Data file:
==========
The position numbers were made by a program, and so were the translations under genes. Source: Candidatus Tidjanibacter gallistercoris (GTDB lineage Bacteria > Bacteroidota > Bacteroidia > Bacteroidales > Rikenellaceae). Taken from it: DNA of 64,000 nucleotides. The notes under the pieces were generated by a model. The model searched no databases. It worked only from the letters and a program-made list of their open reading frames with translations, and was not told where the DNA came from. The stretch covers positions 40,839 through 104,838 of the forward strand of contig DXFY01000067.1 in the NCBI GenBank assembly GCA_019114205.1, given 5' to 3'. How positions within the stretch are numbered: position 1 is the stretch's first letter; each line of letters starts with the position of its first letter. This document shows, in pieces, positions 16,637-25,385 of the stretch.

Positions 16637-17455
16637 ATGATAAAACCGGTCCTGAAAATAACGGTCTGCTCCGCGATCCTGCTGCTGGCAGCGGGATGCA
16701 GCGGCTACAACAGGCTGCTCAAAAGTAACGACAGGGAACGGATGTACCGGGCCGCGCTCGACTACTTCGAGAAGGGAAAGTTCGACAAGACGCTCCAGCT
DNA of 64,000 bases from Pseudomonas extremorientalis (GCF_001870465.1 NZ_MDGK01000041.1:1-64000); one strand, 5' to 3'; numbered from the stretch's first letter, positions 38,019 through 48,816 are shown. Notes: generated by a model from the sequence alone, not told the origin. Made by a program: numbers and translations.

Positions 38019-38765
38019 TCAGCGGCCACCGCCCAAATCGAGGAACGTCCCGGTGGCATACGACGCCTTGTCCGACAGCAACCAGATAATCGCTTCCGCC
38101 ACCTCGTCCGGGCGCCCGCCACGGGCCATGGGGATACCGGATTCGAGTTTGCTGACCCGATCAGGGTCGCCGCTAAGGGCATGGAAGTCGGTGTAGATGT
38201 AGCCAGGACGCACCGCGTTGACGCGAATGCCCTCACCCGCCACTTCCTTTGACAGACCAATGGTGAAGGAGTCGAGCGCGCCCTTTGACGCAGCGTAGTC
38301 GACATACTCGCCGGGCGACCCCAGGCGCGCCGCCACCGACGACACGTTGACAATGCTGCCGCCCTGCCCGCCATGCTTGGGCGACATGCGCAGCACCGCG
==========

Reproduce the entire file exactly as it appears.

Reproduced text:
The position numbers were made by a program, and so were the translations under genes. Source: Candidatus Tidjanibacter gallistercoris (GTDB lineage Bacteria > Bacteroidota > Bacteroidia > Bacteroidales > Rikenellaceae). Taken from it: DNA of 64,000 nucleotides. The notes under the pieces were generated by a model. The model searched no databases. It worked only from the letters and a program-made list of their open reading frames with translations, and was not told where the DNA came from. The stretch covers positions 40,839 through 104,838 of the forward strand of contig DXFY01000067.1 in the NCBI GenBank assembly GCA_019114205.1, given 5' to 3'. How positions within the stretch are numbered: position 1 is the stretch's first letter; each line of letters starts with the position of its first letter. This document shows, in pieces, positions 16,637-25,385 of the stretch.

Positions 16637-17455
16637 ATGATAAAACCGGTCCTGAAAATAACGGTCTGCTCCGCGATCCTGCTGCTGGCAGCGGGATGCA
16701 GCGGCTACAACAGGCTGCTCAAAAGTAACGACAGGGAACGGATGTACCGGGCCGCGCTCGACTACTTCGAGAAGGGAAAGTTCGACAAGACGCTCCAGCT
DNA of 64,000 bases from Pseudomonas extremorientalis (GCF_001870465.1 NZ_MDGK01000041.1:1-64000); one strand, 5' to 3'; numbered from the stretch's first letter, positions 38,019 through 48,816 are shown. Notes: generated by a model from the sequence alone, not told the origin. Made by a program: numbers and translations.

Positions 38019-38765
38019 TCAGCGGCCACCGCCCAAATCGAGGAACGTCCCGGTGGCATACGACGCCTTGTCCGACAGCAACCAGATAATCGCTTCCGCC
38101 ACCTCGTCCGGGCGCCCGCCACGGGCCATGGGGATACCGGATTCGAGTTTGCTGACCCGATCAGGGTCGCCGCTAAGGGCATGGAAGTCGGTGTAGATGT
38201 AGCCAGGACGCACCGCGTTGACGCGAATGCCCTCACCCGCCACTTCCTTTGACAGACCAATGGTGAAGGAGTCGAGCGCGCCCTTTGACGCAGCGTAGTC
38301 GACATACTCGCCGGGCGACCCCAGGCGCGCCGCCACCGACGACACGTTGACAATGCTGCCGCCCTGCCCGCCATGCTTGGGCGACATGCGCAGCACCGCG